This summer I have been spending a lot of time in the car with my son teaching him how to drive. We started out in deserted parking lots at 5 mph to 20 mph to practice moving the car, making turns, and parking. We moved on to business districts after 5 p.m. with little traffic and a few roundabouts to attempt. With about 15 hours behind the wheel, we are now driving on back-country roads and getting up to 55 mph on occasion.
The DMV does provide resources for parents and a downloadable lesson program that includes detailed descriptions of skills to teach your teen driver. There is also a minimum requirement of spending 30 hours behind the wheel, with 10 of those at night, prior to taking the behind-the-wheel test. I don’t remember any of this being available or required when I was learning to drive. I think I drove with my dad on one occasion and then had to take the driving test. Our teens really do have more information and resources available to them than we ever had. All this information and these resources help to lessen the risks that come with being a new driver. They also provide more formalized controls to help teens become safe and alert drivers.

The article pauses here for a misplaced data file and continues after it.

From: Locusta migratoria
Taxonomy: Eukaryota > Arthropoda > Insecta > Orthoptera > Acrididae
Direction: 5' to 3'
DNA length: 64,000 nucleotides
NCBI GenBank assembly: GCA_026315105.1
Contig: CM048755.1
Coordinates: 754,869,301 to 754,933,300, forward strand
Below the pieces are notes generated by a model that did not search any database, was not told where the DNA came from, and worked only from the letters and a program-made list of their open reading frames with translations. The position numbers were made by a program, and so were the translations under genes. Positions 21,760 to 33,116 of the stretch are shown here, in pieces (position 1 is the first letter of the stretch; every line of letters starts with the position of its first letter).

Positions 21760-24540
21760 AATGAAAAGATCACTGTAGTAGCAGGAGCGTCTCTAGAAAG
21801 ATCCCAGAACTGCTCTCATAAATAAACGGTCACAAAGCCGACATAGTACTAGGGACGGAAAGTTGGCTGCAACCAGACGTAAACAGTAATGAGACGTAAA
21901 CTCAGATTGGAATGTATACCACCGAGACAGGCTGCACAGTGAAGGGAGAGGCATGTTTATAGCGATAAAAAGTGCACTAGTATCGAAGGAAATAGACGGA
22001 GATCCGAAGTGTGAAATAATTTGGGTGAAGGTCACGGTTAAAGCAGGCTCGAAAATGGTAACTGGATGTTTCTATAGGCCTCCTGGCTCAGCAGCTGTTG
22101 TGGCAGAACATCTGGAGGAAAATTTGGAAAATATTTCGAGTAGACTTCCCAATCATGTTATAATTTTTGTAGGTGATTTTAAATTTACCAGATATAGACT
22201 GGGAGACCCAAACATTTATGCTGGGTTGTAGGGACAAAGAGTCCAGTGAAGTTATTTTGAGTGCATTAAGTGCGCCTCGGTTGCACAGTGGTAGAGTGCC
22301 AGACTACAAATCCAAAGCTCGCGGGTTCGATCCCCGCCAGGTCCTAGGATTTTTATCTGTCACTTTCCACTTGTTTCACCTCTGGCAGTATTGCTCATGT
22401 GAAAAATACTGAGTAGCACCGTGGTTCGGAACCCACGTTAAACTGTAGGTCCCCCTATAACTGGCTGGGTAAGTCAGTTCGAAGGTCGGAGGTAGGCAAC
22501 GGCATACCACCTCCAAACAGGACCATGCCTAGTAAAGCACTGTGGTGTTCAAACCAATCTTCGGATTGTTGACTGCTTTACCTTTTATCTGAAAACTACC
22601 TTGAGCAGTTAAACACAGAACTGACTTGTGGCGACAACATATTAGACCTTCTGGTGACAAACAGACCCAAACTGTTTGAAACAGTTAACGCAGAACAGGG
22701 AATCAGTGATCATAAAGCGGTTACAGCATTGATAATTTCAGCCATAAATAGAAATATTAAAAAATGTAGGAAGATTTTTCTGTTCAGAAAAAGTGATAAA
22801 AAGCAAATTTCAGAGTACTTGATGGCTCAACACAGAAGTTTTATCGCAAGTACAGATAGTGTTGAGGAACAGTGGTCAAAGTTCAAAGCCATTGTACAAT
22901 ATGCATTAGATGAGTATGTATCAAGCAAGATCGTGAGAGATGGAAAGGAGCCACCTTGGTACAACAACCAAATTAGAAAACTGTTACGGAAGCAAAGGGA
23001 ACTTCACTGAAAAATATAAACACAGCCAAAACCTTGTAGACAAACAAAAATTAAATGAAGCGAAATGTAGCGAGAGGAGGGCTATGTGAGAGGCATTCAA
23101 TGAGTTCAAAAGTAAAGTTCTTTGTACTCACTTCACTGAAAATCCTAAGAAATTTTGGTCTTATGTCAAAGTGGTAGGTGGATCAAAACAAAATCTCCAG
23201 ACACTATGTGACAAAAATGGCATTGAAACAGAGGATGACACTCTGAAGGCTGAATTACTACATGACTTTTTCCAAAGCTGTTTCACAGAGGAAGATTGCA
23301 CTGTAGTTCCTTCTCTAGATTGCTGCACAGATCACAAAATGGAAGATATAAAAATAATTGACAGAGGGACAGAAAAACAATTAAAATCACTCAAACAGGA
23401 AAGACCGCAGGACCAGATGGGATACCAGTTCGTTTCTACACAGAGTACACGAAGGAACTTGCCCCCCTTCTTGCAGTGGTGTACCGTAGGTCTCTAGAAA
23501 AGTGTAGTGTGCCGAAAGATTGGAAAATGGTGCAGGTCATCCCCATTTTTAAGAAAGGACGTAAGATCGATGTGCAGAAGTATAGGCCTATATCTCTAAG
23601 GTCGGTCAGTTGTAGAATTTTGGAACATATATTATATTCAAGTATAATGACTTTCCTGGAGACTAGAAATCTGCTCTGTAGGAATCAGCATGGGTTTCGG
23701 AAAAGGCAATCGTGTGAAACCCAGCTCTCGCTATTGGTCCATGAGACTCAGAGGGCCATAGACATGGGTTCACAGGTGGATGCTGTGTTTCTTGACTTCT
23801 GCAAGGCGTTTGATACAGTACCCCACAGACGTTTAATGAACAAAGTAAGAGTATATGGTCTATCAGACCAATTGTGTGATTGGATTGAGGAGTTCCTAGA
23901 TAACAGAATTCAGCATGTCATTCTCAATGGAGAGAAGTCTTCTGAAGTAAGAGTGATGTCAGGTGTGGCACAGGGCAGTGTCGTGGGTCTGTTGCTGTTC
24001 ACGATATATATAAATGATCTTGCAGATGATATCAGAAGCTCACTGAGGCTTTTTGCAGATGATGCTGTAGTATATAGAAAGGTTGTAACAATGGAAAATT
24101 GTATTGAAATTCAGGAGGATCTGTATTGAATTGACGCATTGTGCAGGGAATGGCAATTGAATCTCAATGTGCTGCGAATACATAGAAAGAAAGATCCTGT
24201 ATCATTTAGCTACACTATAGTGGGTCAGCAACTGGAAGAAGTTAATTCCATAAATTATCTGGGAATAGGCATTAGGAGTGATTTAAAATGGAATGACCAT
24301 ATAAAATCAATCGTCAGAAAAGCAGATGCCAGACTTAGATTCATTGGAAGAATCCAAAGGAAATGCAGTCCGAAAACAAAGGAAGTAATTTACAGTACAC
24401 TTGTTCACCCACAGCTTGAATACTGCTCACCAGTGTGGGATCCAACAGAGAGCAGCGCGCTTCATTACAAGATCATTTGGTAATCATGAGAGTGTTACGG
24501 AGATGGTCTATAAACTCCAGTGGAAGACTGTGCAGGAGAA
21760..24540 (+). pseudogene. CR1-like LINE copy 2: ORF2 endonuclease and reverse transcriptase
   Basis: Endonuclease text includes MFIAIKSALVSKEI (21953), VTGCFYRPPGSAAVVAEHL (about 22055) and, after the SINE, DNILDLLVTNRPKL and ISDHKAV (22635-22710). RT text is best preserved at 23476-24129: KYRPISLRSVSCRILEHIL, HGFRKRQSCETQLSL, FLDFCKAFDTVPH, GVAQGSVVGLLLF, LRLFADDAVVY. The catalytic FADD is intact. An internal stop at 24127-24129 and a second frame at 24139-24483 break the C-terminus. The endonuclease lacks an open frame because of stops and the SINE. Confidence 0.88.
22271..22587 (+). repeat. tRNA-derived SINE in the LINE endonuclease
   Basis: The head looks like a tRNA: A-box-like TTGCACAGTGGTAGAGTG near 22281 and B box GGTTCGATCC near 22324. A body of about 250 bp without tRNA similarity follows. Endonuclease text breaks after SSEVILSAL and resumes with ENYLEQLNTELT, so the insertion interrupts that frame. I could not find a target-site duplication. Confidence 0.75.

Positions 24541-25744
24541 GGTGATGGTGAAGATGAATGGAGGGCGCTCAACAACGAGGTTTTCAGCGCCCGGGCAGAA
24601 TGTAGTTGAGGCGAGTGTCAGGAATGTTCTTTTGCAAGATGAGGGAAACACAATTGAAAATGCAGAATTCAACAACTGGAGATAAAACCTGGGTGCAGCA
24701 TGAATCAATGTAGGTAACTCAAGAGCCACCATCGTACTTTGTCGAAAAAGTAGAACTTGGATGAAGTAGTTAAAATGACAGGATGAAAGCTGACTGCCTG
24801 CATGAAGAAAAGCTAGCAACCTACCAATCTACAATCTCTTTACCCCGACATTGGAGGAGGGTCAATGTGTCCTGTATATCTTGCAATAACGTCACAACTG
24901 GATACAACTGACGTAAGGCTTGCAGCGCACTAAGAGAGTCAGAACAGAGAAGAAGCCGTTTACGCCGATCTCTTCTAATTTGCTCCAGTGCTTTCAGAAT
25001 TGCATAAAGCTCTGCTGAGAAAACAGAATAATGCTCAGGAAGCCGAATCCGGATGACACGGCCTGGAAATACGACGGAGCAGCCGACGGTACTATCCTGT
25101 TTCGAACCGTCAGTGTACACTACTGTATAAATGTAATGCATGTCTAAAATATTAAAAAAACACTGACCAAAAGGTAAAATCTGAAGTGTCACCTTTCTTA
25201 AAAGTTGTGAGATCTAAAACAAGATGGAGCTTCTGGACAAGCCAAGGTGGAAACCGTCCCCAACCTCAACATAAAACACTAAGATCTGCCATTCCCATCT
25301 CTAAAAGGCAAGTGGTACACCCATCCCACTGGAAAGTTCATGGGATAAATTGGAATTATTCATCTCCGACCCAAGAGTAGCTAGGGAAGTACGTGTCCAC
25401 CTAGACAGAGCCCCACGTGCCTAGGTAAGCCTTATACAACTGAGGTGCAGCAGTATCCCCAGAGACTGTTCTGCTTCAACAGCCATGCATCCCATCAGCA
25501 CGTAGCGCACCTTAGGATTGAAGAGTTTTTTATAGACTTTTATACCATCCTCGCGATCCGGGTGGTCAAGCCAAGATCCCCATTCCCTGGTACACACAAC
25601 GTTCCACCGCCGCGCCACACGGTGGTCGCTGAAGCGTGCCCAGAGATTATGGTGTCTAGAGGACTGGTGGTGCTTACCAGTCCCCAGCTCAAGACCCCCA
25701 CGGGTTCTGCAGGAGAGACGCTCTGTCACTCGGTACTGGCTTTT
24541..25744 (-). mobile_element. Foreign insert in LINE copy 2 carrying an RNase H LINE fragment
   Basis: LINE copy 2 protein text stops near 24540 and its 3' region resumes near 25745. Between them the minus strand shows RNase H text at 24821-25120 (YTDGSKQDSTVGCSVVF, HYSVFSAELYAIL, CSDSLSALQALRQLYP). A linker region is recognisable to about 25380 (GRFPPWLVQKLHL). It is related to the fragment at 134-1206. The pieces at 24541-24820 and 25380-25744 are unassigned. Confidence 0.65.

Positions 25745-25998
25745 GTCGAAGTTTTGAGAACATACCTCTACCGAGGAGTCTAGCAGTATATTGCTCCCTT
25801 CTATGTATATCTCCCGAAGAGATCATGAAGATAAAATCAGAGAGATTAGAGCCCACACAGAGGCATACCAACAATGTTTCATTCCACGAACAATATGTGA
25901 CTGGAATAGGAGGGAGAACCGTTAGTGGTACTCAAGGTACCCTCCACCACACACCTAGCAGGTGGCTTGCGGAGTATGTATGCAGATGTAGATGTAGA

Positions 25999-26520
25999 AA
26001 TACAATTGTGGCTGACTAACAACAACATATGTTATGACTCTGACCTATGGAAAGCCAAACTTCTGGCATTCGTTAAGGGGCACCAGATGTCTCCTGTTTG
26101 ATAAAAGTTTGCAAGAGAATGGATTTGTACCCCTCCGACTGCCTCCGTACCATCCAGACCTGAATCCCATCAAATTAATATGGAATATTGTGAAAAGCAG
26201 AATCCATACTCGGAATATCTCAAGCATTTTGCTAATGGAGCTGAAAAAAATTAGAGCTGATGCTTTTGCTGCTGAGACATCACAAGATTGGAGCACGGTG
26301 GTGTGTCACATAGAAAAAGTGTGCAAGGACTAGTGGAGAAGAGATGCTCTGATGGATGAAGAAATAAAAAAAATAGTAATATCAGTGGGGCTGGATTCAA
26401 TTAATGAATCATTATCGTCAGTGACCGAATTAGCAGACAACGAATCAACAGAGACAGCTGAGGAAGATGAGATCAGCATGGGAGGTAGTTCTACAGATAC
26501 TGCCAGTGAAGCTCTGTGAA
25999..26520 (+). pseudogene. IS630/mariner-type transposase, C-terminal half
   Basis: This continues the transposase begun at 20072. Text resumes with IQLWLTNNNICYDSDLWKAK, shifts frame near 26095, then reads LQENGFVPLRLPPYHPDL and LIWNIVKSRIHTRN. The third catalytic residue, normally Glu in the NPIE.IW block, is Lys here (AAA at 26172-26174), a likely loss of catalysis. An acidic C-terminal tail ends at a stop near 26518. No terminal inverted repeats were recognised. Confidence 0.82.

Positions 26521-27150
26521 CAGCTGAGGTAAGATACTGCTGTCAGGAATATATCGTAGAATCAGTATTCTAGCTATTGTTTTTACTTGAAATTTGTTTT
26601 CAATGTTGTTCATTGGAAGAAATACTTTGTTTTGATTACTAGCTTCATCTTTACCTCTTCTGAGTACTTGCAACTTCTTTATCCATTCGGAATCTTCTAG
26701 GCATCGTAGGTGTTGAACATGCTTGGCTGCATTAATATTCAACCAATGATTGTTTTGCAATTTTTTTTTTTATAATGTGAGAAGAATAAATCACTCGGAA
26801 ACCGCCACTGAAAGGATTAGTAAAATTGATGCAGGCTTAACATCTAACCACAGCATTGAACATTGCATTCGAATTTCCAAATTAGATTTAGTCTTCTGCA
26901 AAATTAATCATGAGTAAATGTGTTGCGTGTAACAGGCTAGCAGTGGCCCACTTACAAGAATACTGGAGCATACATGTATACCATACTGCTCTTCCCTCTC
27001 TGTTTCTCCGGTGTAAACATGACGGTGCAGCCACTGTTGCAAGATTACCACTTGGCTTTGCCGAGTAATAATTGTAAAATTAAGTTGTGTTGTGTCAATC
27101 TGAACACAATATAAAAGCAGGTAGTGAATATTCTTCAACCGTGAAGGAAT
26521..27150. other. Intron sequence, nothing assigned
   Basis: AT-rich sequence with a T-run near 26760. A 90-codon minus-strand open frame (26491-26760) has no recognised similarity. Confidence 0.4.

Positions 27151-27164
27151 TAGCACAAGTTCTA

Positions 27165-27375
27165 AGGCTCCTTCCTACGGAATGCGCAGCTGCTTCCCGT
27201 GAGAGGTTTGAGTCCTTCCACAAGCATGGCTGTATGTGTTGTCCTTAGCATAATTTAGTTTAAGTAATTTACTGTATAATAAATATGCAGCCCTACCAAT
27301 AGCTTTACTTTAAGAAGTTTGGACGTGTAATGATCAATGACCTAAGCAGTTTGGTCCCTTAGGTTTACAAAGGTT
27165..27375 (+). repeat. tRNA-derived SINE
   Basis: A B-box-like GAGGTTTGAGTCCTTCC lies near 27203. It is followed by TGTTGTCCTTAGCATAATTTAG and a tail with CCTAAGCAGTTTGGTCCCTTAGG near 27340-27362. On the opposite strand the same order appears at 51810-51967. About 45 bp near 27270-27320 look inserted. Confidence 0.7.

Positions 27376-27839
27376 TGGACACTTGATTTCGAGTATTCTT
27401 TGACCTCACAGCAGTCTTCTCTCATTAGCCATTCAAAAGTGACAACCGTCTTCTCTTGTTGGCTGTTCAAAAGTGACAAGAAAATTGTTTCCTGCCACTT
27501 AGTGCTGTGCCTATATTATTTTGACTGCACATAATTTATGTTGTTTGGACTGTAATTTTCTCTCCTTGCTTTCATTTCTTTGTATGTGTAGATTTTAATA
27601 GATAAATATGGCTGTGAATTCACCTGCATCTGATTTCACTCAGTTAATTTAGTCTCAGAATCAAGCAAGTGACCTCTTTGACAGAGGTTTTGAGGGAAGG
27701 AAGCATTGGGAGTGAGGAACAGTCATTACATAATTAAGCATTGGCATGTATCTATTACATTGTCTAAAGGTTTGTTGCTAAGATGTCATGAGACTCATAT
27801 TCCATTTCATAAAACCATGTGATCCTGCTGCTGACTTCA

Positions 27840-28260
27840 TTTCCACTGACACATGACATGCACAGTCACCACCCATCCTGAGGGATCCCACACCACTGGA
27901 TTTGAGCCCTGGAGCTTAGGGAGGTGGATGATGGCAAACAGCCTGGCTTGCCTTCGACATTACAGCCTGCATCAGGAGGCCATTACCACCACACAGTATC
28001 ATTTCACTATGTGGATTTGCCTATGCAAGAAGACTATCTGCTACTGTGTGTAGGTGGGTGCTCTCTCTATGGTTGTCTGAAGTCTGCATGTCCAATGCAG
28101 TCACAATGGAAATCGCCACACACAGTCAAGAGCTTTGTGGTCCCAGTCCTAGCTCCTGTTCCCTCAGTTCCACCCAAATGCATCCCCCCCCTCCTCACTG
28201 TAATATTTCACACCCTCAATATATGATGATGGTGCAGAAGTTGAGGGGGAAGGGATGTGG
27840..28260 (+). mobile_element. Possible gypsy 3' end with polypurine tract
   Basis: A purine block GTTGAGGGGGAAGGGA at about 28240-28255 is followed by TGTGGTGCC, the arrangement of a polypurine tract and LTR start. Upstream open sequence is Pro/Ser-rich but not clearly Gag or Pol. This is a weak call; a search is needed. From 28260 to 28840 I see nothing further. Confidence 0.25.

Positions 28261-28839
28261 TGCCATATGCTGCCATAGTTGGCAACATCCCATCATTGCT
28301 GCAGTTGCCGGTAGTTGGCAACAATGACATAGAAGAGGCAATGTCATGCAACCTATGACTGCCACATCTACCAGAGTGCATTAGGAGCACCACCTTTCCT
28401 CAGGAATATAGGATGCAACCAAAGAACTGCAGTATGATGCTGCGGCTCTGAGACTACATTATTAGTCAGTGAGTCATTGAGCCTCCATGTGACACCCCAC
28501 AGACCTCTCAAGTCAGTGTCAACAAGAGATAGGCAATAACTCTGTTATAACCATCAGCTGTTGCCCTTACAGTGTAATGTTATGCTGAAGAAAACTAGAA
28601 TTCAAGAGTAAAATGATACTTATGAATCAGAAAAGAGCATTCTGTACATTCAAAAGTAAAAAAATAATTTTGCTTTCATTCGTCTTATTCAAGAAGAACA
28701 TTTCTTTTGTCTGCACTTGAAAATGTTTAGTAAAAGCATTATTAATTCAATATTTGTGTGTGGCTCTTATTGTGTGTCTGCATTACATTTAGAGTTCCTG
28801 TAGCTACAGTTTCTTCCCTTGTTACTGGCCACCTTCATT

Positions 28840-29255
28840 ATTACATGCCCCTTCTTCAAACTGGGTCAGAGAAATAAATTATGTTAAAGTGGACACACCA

Internal audits also allow a financial institution to become safer and be alert by identifying the risks within the organization, determining the organization’s compliance with policies and regulations, and recommending controls to lessen the risks and processes to ensure compliance. An internal audit provides management and the Board of Directors with a checkup on the controls established and where improvements can be made. Similar to driving practice, which can improve your teen’s skills and safety behind the wheel, regular internal audits can provide insight to strengthen your financial institution.